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Role of GATA4 in Early Gastrointestinal Tract Development

Booth Id:

Cellular and Molecular Biology


Finalist Names:
Quryshi, Afiya (School: University School of Milwaukee)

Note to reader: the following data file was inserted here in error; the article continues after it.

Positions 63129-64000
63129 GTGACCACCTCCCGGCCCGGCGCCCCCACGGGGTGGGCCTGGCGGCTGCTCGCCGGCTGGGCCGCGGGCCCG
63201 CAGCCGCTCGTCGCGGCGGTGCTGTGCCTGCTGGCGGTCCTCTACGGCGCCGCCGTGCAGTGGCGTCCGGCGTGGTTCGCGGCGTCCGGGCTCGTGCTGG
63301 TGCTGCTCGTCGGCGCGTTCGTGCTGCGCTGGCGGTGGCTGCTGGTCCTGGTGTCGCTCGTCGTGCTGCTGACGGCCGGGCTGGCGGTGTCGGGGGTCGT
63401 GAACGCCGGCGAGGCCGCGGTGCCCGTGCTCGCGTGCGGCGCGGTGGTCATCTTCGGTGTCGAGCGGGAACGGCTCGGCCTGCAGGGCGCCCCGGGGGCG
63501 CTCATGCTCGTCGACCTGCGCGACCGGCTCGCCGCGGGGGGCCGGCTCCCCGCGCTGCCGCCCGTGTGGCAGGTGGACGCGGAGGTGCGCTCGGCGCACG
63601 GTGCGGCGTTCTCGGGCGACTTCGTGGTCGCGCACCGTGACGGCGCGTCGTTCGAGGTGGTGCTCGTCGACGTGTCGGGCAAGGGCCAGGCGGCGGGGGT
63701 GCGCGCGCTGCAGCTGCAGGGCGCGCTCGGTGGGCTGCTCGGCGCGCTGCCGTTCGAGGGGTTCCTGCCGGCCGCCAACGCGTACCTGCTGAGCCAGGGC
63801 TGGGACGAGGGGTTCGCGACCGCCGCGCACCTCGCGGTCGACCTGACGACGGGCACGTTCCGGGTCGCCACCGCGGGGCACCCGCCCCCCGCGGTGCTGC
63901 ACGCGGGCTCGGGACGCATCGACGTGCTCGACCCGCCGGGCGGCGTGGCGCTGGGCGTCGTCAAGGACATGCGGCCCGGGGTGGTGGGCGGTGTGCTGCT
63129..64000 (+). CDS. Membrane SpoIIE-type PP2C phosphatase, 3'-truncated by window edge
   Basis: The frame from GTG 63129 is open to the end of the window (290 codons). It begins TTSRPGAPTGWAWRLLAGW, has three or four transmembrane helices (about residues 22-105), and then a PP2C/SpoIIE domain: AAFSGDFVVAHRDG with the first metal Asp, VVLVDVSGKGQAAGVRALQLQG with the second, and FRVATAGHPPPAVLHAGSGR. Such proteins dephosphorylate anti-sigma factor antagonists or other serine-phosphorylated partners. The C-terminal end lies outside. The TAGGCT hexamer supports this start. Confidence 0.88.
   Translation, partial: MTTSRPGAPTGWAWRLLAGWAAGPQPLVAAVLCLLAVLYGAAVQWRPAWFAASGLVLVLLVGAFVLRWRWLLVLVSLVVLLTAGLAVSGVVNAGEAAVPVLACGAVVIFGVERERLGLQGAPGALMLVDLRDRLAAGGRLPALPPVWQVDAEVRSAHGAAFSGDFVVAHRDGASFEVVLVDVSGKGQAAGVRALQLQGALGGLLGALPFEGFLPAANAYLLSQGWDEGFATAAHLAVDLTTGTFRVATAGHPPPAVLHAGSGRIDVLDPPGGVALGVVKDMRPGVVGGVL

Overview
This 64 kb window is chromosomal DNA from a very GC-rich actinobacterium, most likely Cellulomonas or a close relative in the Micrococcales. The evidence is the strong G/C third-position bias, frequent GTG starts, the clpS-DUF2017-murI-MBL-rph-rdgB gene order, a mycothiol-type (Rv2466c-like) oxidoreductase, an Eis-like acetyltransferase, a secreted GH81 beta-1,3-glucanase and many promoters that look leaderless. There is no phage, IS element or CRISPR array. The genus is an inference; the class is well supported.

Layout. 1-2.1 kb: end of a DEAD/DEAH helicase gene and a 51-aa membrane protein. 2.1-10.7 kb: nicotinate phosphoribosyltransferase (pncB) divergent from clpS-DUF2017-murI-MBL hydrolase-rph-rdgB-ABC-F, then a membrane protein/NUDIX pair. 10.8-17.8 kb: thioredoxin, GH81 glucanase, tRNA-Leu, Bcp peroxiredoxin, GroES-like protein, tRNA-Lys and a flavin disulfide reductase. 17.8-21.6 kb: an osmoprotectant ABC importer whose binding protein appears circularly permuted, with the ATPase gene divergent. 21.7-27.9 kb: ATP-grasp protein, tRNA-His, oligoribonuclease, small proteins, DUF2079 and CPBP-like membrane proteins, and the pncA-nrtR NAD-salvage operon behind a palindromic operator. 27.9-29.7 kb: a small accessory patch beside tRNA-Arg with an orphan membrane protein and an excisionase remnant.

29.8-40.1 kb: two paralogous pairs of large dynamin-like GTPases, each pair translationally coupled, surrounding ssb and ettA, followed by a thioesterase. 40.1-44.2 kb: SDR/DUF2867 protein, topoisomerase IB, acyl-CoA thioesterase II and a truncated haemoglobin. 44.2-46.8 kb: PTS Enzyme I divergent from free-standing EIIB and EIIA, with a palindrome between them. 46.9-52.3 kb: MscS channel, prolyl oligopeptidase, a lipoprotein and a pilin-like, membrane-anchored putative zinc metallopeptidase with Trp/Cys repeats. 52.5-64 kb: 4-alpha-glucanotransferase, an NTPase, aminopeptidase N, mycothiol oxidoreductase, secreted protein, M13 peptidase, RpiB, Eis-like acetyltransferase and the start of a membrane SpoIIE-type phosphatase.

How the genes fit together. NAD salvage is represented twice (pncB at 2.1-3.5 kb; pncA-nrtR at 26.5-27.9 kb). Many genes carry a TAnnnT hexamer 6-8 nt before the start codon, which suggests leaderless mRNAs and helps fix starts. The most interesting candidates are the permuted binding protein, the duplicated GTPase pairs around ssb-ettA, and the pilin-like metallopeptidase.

GATA4 is a transcription factor critical in the developmental process and early differentiation of the gastrointestinal tract. Studies using genetically modified mouse models have shown GATA4 is necessary in hindstomach epithelium development, however its role in humans is unknown. The differentiation of human induced pluripotent stem cells into stomach organoids was utilized to recapitulate the stages of human development in a dish. Two cell lines were created, one was the mutant, possessing a knockdown of the GATA4 gene, and the other was the control, expressing normal levels of GATA4. At day three, the endoderm stage, GATA4 was knocked down by about 70% within the mutant cell line, as shown by qRT PCR and western blot analysis. The GATA4 depleted cells were still capable of generating endoderm properly, indicating GATA4 is not imperative for endoderm. At day six, buds formed in the control cell line and were propagated into stomach organoids. In contrast, the knockdown cell line produced little to no budding spheroids at day six. To determine why budding morphogenesis was not occuring efficiently in the knockdown cells, the expression profile of other markers known to be expressed in spheroids at this time were evaluated. HNF1b levels did not change compared to the control, however SOX2 levels decreased. From preliminary data it can be deduced that GATA4 levels have an effect on SOX2 quantities. This study adds to the basis that patient derived iPS cells may be utilized to more effectively examine disease development and drug screening.